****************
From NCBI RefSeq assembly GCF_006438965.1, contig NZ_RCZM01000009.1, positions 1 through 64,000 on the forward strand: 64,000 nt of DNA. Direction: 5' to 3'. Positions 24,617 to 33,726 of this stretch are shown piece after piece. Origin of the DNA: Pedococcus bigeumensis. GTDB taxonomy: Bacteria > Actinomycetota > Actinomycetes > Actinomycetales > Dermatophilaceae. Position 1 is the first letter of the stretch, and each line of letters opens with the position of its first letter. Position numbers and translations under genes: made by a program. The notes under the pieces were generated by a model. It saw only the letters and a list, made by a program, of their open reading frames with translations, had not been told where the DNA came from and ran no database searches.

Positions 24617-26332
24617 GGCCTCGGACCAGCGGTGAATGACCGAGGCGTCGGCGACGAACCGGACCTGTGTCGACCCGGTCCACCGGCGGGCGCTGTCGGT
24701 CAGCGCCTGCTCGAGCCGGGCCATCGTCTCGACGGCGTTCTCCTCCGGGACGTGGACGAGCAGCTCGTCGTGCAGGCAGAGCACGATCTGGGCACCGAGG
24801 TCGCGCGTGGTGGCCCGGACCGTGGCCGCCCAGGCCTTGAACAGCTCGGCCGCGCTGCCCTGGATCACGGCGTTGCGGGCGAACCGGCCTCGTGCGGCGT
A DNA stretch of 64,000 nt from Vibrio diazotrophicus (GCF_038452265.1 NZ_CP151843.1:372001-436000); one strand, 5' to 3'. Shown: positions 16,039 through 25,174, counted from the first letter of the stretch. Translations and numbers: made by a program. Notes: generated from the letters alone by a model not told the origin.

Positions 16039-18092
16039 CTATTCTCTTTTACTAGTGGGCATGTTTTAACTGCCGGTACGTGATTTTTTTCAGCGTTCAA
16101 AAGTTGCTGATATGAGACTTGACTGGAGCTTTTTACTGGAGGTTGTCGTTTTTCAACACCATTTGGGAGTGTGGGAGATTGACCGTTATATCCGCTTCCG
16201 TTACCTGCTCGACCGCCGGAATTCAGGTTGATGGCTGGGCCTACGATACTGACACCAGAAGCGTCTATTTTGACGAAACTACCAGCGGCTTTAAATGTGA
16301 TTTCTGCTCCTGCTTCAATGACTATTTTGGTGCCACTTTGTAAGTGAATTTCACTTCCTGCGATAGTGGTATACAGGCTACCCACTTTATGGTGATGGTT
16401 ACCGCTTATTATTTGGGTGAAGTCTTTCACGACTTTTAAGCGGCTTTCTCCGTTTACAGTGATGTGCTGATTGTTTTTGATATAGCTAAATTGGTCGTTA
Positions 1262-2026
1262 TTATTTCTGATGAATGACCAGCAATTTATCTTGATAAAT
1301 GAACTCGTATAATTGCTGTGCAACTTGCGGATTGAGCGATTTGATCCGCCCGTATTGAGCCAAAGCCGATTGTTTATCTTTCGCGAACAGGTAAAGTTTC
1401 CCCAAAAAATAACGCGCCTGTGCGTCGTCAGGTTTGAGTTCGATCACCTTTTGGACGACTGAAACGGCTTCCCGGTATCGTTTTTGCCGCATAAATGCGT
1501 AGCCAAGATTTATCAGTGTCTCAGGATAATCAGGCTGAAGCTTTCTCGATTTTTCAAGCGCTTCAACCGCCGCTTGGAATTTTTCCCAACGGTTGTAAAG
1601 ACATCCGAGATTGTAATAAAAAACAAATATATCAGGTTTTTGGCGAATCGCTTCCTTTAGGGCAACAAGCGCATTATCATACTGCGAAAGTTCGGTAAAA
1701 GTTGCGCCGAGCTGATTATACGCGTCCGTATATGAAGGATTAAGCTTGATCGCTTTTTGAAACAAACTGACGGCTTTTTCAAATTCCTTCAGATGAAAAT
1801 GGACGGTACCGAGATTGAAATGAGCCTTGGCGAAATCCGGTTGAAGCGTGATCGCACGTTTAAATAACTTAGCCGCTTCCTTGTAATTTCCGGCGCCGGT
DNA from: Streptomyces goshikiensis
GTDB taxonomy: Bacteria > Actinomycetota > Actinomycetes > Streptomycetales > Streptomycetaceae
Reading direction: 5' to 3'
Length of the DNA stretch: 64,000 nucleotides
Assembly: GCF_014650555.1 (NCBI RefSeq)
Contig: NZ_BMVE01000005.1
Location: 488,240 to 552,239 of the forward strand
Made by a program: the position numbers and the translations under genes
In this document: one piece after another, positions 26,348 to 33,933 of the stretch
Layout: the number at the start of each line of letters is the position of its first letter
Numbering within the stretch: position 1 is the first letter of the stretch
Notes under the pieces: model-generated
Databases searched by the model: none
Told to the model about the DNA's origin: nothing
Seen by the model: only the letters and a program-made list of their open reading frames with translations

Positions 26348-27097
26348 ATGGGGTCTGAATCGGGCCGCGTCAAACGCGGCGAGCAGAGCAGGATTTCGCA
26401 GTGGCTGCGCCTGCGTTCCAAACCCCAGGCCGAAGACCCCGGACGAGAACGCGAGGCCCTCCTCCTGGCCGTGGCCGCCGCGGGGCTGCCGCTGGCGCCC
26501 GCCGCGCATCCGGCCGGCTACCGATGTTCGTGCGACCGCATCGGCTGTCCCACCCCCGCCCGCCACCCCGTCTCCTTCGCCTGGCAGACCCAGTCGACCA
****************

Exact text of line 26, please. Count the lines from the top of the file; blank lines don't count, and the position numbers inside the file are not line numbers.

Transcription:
Contig: NZ_BMVE01000005.1